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The BBC's Daniel Sandford
"The frustration of Britain's hospital consultants is growing"
 real 28k

Thursday, 31 May, 2001, 10:01 GMT 11:01 UK
Doctors lambast Labour on NHS
Consultants will warn waiting lists are distorting clinical priorities
Consultants will warn waiting lists are distorting clinical priorities
The leader of Britain's hospital doctors has launched a stinging attack on the government's handling of the NHS.

Dr Peter Hawker, chairman of the British Medical Association's consultants committee, said political pressures had forced doctors to provide sub-standard care.

He said ministers had wrongly focused on waiting lists and that doctors had been forced to meet "spurious targets" rather than concentrate on helping those patients most in need.

Dr Peter Hawker:
Dr Peter Hawker: "Battle between quality and quantity of work"
Speaking at the consultants' annual conference in London, Dr Hawker also accused ministers of launching "groundless" attacks on the medical profession at time of increasing workload and severe staff shortages.

He warned that doctors were becoming increasingly frustrated and disillusioned. They were particularly angry at plans to restrict their private work.

Many hospital consultants have been angered over the past year by plans to ban newly-qualified colleagues from private practice for their first seven years.

The government is offering compensation to these doctors for lost earnings, and hopes that keeping them entirely within the NHS will improve services there.

Rush patients

Dr Hawker told the conference: "We are pressurised to rush through patient numbers, to hit politically-inspired targets, to provide politicians with soundbite headlines with targets reached.


Would we be satisfied for our families to receive the care that we are often forced to provide? We would have to answer no

Dr Peter Hawker
"Fearing the retribution of the Department of Health if spurious targets are not met - that's no way to work.

"If we ask ourselves, would we be satisfied for our families to receive the care that we are often forced to provide, we would have to answer no."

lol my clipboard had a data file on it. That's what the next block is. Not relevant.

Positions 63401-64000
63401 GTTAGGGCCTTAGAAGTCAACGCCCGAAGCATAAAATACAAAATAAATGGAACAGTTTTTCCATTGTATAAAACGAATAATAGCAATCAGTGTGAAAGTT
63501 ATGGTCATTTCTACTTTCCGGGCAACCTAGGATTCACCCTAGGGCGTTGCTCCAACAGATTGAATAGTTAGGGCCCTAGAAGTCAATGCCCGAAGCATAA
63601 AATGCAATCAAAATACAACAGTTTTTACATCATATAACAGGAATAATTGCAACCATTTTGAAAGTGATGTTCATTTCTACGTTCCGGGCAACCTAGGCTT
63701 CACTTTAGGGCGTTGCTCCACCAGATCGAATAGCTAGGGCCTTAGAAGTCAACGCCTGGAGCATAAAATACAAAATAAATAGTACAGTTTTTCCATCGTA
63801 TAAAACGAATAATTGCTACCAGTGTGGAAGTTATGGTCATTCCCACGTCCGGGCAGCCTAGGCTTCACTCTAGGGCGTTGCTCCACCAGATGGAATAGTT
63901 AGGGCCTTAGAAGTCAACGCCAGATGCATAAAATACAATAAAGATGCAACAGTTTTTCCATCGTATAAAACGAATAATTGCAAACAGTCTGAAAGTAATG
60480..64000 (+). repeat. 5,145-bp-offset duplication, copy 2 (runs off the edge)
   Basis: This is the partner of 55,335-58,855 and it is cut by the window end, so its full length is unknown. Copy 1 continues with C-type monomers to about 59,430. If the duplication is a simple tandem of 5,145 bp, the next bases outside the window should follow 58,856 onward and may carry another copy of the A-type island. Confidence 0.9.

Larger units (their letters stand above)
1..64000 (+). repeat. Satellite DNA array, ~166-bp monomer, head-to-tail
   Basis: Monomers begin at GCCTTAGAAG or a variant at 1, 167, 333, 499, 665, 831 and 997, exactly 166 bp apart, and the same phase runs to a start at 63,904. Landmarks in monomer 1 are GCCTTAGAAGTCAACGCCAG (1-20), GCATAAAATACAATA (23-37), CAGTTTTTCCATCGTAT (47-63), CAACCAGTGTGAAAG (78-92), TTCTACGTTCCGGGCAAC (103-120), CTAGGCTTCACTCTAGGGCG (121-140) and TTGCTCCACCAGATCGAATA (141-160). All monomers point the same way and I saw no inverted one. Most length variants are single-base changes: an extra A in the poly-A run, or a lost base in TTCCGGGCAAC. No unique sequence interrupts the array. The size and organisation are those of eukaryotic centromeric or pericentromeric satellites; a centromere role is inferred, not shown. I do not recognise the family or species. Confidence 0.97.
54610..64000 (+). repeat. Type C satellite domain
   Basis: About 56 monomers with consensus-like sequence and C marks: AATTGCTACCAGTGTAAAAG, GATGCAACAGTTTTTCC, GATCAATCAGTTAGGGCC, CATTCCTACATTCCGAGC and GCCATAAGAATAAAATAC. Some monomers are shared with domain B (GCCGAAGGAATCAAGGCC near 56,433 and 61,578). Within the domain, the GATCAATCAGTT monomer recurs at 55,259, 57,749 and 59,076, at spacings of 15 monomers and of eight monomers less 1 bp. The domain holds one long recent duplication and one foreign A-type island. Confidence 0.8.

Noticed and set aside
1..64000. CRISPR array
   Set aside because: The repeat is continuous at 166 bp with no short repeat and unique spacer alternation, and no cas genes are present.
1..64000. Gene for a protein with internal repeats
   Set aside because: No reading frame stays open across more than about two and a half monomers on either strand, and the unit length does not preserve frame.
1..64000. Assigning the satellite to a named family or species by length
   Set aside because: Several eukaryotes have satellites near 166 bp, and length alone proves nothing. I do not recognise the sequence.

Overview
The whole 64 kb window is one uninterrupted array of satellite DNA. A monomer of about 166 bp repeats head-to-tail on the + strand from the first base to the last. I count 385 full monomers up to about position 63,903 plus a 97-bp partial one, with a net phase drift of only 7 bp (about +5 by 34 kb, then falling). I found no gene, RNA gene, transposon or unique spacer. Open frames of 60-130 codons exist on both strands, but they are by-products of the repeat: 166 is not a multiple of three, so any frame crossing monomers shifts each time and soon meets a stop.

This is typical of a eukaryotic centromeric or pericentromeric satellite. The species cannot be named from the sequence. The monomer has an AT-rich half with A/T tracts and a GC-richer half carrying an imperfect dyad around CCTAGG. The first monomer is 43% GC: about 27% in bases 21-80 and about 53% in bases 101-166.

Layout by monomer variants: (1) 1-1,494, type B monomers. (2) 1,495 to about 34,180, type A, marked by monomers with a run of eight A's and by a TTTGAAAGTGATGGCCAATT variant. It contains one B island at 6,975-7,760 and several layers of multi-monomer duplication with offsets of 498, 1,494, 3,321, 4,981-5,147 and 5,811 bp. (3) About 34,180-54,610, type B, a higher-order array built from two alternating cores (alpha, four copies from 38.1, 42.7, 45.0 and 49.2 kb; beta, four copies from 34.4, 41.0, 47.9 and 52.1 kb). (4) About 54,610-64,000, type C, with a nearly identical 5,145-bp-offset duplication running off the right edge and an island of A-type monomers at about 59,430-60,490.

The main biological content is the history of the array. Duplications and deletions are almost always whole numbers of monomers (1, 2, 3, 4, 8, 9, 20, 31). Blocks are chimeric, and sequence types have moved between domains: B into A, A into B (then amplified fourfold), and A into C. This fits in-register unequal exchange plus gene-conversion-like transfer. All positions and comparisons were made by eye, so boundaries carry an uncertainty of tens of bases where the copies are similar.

Dr Hawker said that the government should work with doctors, not against them.

"Do not underestimate the frustration and anger felt by the thousands of hospital senior staff who day in, day out, are providing the care to the people of this country, knowing our ability to provide a quality service is being impaired.

"There was a promise of change, relief from a failing system.

"That promise has not yet been fulfilled. The NHS is not the envy of the world, but I believe the quality of our medical staff, nurses and other staff could make it the envy of the world.

"There is much to do, much to change and much that is wrong."

'Distant utopia'

Mr Mike Davidson, a consultant maxillo-facial surgeon at Taunton and Somerset Hospital, told the conference that politicians' view of the NHS was a "distant utopia".

He said his hospital, built in 1944, was so run down that staff had to use buckets to collect rain water in clinical areas.

One junior doctor at the hospital had been left to look after 200 patients over a weekend. The recommended number is no more than 50.

Mr Davidson said: "The standards in my trust are no different to those in the rest of the country."

Dr Alan Russell, a consultant gynaecologist at Fairfield General Hospital, Lancashire, told how he had been forced to treat non-urgent cases at the expense of those needing hysterectomies simply to get waiting lists down.

He said pressure had been put on him to increase throughput to offset long delays in the orthopaedic department.

The consultants passed a motion of no-confidence in the proposed reforms of the doctors' regulatory body, the General Medical Council (GMC).

They called for an independent body to oversee reform.

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See also:

21 Feb 01 | Health
Ban on consultants' private work
18 Dec 00 | Health
How hospital doctors are paid
18 Oct 00 | Health
Consultants to get pay bonus
16 Aug 00 | Health
Consultants 'reject NHS Plan'
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